| As Always, Jack |
By Emma Sweeney
Genre: Non Fiction
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WHEN I WAS ABOUT TEN years old I was nosing around in some boxes in the basement of my family's house in Coronado, California, when I discovered a large manila envelope marked "Navy Department, Bureau of Naval Personnel: Official Business." Inside I found a photograph of my father, a certificate attesting to his death during active service to his country, and a letter. I had never seen a picture of my father before.
I felt as though I were looking in a mirror. Here were the same deeply set eyes as my own, and dark, wide eyebrows. My mother's own Scandinavian looksblonde hair, blue eyes, and fair skinwere more evident in my older brothers. Most important to me, however, was the typed letter, written days before his plane went down and addressed to my mother. I read the letter several times, looking for some clue in it that he knew about me. Did he know I existed?
I never told anyone of my discovery that day. We lived in a big house, and, with twelve brothers and sisters, my things had a way of disappearing. I put the letter and the photograph in the small cedar box I kept hidden under my bed. Every so often I would read the letter and look at his photograph. One night I fell asleep before putting it away and only remembered it when I was at school. I knew my mother would find it and I worried she would take it away. When I came home the photograph was missing. I found it in the top drawer of my dresser, facedown. I never left it out again.
Though I never knew my father, as a child I did know a few things about him. I knew that he had been a navy pilot and that he and my mother had met in the days just following the end of the Second World War. Before I was born, he and my mother and my four brothers had lived in Bermuda. At the time his plane went down, they had been married for ten years. Growing up, I was told that because no trace of his plane was ever found, he and his flight crew had disappeared in the Bermuda Triangle.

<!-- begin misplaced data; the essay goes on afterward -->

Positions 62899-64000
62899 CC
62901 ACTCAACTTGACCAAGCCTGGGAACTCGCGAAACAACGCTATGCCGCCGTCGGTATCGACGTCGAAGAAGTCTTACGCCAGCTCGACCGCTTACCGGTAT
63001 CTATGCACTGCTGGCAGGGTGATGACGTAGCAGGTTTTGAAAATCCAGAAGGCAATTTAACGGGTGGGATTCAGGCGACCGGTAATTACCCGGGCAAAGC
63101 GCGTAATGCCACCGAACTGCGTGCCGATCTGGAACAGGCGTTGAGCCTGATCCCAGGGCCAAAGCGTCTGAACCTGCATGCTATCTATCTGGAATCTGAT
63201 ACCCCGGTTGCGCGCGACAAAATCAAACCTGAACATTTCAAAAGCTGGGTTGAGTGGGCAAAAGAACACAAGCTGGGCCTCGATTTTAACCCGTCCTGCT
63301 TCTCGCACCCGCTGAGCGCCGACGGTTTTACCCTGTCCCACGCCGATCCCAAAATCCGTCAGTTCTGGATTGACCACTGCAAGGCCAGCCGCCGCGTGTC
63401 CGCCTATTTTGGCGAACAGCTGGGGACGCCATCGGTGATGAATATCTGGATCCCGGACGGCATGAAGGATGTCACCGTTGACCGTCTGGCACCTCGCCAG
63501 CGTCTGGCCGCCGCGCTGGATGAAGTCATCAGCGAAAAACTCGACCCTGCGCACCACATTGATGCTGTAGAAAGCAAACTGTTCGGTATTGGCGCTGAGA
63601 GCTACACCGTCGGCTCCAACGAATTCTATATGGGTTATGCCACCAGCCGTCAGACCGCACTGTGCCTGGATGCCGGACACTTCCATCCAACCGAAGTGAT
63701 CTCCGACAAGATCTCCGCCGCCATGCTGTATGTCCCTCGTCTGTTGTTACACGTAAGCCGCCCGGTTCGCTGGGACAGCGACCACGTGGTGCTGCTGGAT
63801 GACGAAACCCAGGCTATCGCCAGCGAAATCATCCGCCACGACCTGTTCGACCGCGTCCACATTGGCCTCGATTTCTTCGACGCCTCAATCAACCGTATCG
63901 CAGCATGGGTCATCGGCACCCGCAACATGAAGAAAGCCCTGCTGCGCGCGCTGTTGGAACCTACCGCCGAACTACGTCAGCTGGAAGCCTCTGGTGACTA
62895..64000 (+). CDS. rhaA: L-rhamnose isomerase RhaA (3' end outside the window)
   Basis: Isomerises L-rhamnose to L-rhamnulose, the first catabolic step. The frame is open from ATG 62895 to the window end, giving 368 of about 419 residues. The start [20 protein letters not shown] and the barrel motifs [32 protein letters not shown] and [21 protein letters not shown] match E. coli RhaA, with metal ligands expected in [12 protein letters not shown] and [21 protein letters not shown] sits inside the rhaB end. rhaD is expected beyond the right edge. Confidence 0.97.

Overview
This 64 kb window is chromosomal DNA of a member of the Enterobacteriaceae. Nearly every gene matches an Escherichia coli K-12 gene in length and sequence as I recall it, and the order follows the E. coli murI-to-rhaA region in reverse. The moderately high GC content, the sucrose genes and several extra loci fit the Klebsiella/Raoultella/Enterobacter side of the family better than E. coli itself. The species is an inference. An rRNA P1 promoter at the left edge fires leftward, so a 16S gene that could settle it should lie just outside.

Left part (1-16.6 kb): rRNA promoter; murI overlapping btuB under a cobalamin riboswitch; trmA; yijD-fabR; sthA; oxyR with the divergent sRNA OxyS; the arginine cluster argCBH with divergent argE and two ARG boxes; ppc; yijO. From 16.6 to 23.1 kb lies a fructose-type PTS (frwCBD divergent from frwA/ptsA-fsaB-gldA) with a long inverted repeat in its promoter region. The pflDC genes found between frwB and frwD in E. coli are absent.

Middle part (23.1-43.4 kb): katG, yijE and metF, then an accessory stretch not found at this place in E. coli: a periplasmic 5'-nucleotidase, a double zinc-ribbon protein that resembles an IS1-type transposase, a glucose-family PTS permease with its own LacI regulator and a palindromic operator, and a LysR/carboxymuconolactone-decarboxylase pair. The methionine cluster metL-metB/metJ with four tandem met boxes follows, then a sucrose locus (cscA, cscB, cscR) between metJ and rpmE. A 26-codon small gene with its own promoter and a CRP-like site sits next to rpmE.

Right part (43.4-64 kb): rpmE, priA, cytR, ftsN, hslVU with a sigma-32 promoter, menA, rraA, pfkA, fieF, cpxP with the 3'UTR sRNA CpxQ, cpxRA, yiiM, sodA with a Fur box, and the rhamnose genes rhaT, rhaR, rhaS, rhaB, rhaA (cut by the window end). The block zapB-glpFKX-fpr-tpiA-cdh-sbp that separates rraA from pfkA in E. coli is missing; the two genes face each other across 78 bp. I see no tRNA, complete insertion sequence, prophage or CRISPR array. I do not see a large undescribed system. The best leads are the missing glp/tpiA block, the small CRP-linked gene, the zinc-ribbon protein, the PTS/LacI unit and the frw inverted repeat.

Finally, I knew that my mother was pregnant with me when he died. I never came out and directly asked my mother if my father had known she was pregnant. What if he hadn't? So this was the sum of what I knew and didn't know. I spent much of my childhood wanting to know more.
My fantasies about my father were easily nurtured by the silence that surrounded his death. The mystical aspect of the Bermuda Triangle fueled my imagination. I pictured him alive and living in the underwater city of Atlantis with the other pilots and crewmen aboard ships and planes that had mysteriously vanished without a trace. In another scenario I saw him sucked up into the universe. Untethered to Earth and its gravitational forces, his plane had shot into the sky through one of the black holes I was always hearing about.